House prices soar as 2020 ends

November marks the third record-breaking month in a row

House prices soar as 2020 ends

Despite the impacts of the COVID-19 pandemic, New Zealand’s property market is ending the year with a bang as house prices continue to skyrocket – November marked the third record-breaking month in a row, according to Trade Me Property.

Its latest property price index revealed that the national average asking price rose by 12.5% year-on-year in November to reach an all-time high of $762,700.

Trade Me Property spokesperson Logan Mudge said the national price increases were seen across the country, with house prices in 12 of 15 regions reaching all-time highs.

“As the weather heats up, we’re continuing to see house prices around the country head north, with November marking the third record-breaking month in a row. Earlier in the year, it was anyone’s guess where the market was heading, but November proved itself to be yet another month of house price inflation,” Mudge said.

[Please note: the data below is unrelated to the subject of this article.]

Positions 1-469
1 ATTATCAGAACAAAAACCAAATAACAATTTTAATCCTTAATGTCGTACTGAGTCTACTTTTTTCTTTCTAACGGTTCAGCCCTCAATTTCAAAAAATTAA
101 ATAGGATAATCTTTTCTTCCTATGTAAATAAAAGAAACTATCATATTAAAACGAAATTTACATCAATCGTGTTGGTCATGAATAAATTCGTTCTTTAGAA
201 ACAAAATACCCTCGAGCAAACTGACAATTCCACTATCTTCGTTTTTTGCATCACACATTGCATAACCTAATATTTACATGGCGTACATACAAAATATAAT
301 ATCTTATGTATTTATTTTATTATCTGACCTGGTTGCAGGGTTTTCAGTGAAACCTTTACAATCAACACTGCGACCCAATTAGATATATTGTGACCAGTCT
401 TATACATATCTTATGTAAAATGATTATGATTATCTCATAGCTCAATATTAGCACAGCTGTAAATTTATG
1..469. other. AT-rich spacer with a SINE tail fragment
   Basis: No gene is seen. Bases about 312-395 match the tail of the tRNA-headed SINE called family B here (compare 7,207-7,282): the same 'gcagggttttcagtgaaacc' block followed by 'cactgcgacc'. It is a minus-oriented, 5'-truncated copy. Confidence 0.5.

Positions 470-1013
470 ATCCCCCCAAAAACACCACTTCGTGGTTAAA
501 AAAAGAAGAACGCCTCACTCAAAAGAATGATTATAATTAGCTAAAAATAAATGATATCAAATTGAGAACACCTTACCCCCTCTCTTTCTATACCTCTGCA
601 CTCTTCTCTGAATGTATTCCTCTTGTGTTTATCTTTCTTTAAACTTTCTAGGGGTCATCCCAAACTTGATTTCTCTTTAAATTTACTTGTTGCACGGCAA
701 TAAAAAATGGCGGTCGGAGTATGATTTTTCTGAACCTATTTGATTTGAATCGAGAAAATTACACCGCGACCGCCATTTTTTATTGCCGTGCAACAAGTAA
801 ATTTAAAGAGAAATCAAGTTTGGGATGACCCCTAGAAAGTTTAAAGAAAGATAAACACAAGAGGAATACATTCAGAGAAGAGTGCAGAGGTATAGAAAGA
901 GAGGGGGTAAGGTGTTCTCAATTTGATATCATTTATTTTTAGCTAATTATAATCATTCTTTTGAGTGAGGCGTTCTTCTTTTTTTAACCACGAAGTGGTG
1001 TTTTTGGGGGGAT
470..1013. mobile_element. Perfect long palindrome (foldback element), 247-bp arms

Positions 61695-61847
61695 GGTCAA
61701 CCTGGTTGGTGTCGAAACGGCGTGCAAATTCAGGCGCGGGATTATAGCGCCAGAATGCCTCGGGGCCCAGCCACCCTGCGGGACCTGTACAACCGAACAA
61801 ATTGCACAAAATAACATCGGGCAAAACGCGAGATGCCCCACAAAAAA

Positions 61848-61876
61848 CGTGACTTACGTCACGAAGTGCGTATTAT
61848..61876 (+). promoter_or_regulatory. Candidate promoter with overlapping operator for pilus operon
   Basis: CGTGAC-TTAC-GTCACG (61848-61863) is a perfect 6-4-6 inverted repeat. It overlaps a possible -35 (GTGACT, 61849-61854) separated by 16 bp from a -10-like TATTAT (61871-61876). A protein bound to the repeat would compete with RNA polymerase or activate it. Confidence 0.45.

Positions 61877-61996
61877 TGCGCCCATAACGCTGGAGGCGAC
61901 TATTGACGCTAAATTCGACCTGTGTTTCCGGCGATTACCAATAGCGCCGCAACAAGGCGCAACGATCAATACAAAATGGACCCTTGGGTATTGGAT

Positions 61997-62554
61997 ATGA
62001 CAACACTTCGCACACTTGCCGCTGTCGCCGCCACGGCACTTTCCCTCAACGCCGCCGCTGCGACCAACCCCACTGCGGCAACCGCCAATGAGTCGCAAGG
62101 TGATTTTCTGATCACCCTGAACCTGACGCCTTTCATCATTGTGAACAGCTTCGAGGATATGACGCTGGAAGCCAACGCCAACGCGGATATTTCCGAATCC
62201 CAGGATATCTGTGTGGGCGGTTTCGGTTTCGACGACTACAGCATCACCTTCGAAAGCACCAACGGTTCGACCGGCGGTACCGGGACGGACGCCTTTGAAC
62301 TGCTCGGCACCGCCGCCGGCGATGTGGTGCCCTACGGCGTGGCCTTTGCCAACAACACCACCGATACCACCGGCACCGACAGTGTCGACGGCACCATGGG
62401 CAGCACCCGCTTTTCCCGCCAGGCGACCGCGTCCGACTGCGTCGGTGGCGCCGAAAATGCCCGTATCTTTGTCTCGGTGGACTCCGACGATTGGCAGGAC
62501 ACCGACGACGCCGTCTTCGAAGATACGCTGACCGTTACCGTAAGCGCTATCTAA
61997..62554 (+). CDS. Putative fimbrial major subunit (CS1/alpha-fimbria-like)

Auckland had a record-breaking month, with the average asking price hitting $1,022,300 – up by 10% compared to November 2019.

Meanwhile, house prices in Wellington hit an all-time high for the third consecutive month in November, with every district in the region also breaking records. The average asking price in the area reached $761,300 in November – up by 12% year-on-year, according to the report.

Mudge claimed that the imbalance in supply and demand had increased house prices in New Zealand, with all regions seeing an increase in year-on-year demand. Taranaki, Auckland, and Canterbury saw the most significant demand – up 29%, 25%, and 24%, respectively.

“Similar to what we have seen in previous months, buyer demand was sky-high in November, and the number of properties for sale didn’t keep up. When compared with November 2019, national demand was up by 21%, while supply was down by 5%,” he said.

“Typically, summer is when we see the market really take off, and we’re not seeing signs this year will be any different.”